Names that were only mentioned with a host plant, but without description, were generally listed as new by Sherborn who regarded such names as available. Today a new name that was published only with a host plant and not with a description, figure or indication, is regarded as unavailable (ICZN Code Art. 12.3).

Names with figures

Names that were mentioned without description and that were only equipped with a figure were usually not listed as new by Sherborn as he did not regard them as available. Today a new name which was only published with a figure in the original source, is regarded as available (ICZN Art. 12.2.7).

Names with references

New names that were mentioned without descriptions, but with bibliographical references to descriptions, were usually not listed as new by Sherborn as he regarded such names as unavailable. Today a new name published with a bibliographical reference in the original source is regarded as available (ICZN Art. 12.2.1).

Non-binominal works

Names that were mentioned in important non-binominal or not consistently binominal works were inconsistently listed as new and available by Sherborn. Today a new name established in a non-binominal work is regarded as unavailable (ICZN Art. 11.4). The ICZN Code however does still not contain a precise definition of what exactly is a binominal name, so still today some works are under debate from the point of view of binominality. By attributing the new names to those works, Sherborn missed recording the first sources in binominal works where those names were later actually made available. Some examples for such non-binominal works are Geoffroy (1762), Hasselquist (1762), Gronovius (1763, 1781), Tunstall (1771), Zimmermann (1777), Meuschen (1778), and Martyn (1784).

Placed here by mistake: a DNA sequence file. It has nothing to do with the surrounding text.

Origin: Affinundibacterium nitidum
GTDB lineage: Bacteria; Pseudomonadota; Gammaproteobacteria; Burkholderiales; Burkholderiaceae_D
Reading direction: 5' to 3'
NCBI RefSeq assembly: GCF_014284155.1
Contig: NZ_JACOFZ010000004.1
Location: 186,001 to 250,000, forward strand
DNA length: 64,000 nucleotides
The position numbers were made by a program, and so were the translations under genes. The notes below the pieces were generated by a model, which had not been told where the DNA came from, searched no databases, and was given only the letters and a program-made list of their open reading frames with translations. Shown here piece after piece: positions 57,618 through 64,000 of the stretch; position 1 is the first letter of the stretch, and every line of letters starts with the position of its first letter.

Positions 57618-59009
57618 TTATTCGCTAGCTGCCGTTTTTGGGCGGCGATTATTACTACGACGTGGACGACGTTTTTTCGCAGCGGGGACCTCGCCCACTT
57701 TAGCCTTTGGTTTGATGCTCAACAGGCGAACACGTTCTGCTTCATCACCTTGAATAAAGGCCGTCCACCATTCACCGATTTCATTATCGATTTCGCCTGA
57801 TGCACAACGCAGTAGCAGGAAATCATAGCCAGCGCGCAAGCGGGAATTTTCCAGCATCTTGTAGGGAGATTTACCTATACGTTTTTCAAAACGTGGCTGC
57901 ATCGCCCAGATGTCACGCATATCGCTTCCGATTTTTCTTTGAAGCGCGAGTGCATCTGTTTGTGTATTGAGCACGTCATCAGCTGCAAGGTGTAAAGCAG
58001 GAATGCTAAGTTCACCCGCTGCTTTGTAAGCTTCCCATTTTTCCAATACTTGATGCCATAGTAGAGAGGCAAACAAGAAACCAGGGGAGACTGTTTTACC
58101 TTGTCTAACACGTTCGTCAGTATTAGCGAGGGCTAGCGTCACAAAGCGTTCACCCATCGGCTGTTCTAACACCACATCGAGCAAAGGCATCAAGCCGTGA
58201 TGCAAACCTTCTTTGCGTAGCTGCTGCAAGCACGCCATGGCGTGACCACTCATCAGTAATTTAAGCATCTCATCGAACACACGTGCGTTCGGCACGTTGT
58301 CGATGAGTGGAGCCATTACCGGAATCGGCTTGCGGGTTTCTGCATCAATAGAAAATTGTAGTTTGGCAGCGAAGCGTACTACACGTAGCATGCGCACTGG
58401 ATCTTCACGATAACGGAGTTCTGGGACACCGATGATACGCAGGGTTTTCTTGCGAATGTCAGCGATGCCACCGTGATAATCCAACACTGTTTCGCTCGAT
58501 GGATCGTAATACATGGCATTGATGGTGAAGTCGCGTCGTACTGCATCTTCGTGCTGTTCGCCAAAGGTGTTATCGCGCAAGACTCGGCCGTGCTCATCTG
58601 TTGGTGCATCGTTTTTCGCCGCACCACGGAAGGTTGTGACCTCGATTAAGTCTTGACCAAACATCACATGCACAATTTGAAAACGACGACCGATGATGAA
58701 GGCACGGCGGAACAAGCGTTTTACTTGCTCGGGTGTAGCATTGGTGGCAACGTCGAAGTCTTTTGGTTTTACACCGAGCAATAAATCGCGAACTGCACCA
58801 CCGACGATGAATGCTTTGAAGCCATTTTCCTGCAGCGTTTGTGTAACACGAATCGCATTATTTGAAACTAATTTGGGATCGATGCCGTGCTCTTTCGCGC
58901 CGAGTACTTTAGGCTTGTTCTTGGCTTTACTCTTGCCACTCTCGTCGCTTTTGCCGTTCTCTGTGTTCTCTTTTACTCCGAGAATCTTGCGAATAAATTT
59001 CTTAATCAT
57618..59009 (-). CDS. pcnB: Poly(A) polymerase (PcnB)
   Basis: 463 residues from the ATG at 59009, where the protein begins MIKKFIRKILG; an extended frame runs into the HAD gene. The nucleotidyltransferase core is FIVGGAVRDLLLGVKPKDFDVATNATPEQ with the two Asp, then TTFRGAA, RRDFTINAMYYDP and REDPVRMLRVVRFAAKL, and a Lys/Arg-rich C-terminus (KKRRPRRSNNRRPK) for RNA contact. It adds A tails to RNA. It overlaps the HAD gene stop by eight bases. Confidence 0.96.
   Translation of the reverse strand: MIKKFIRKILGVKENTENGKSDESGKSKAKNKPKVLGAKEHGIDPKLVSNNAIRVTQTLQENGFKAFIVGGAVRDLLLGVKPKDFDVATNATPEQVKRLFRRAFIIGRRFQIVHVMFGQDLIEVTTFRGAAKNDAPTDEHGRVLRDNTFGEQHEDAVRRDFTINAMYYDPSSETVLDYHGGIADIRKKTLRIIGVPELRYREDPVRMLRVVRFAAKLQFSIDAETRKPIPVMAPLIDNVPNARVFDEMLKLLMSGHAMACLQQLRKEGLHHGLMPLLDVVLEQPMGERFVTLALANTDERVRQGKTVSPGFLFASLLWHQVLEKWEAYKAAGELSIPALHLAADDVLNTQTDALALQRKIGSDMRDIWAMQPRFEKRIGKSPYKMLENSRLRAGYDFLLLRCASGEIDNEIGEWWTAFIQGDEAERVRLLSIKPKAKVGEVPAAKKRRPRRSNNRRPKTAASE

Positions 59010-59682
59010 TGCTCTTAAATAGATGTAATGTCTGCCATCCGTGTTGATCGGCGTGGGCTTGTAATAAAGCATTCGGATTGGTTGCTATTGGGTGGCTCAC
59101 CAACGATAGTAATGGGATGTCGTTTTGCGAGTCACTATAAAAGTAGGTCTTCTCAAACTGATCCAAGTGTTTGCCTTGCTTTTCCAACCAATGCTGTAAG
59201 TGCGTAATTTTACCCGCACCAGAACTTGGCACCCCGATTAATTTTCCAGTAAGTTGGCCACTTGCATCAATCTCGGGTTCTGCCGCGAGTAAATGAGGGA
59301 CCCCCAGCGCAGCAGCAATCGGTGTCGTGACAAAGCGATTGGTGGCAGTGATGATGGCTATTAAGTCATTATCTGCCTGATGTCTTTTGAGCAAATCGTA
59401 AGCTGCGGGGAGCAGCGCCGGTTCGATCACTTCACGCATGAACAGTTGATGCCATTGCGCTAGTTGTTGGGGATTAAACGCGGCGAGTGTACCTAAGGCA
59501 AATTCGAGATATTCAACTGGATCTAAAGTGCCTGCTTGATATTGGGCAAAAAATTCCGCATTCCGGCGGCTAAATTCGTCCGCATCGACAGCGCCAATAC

Correct spellings

Incorrect Latin was often corrected by Sherborn, who did not always copy the orthography exactly as used in the original source. This applied to some cases where Sherborn regarded the Latin names as incorrectly spelled. Today incorrect Latin is not corrected (ICZN Art. 32.5). Sherborn corrected incorrect Latin in only relatively few cases, but it makes Index Animalium unreliable to some degree. In questionable cases (if a name sounds unusual or has an unusual spelling) it is always necessary to consult the original sources. For example, compunctus was corrected to compunctor. The rate of such debatable names among all names is probably less than 1%, but these few names accumulate significantly among the names a taxonomist will consult when having been confronted with a spelling problem in the literature.


At the beginning of Sherborn’s work there were no universally agreed rules for nomenclature, and conventions for authorship of taxonomic names deviated substantially from today’s rules. Sherborn often attributed names to people to which names were attributed in original sources, but who could have been people who had not contributed to the descriptions. These people are usually called authors of manuscript names. Many manuscript names of molluscs were created by shell dealers (for example, Ziegler or Parress) who labelled specimens with self-invented names without having published anything. After the adoption of the first global rules of zoological nomenclature in 1905 it was determined that the authorship must be attributed to the scientist who published the first description (Blanchard et al. 1905). This basic rule has been maintained in all subsequent Codes (ICZN Art. 50). From 1905 onwards it has been globally accepted that the names should be attributed to the first scientists who have published a description, which in the mollusc examples were often E. A. Rossmässler or L. Pfeiffer.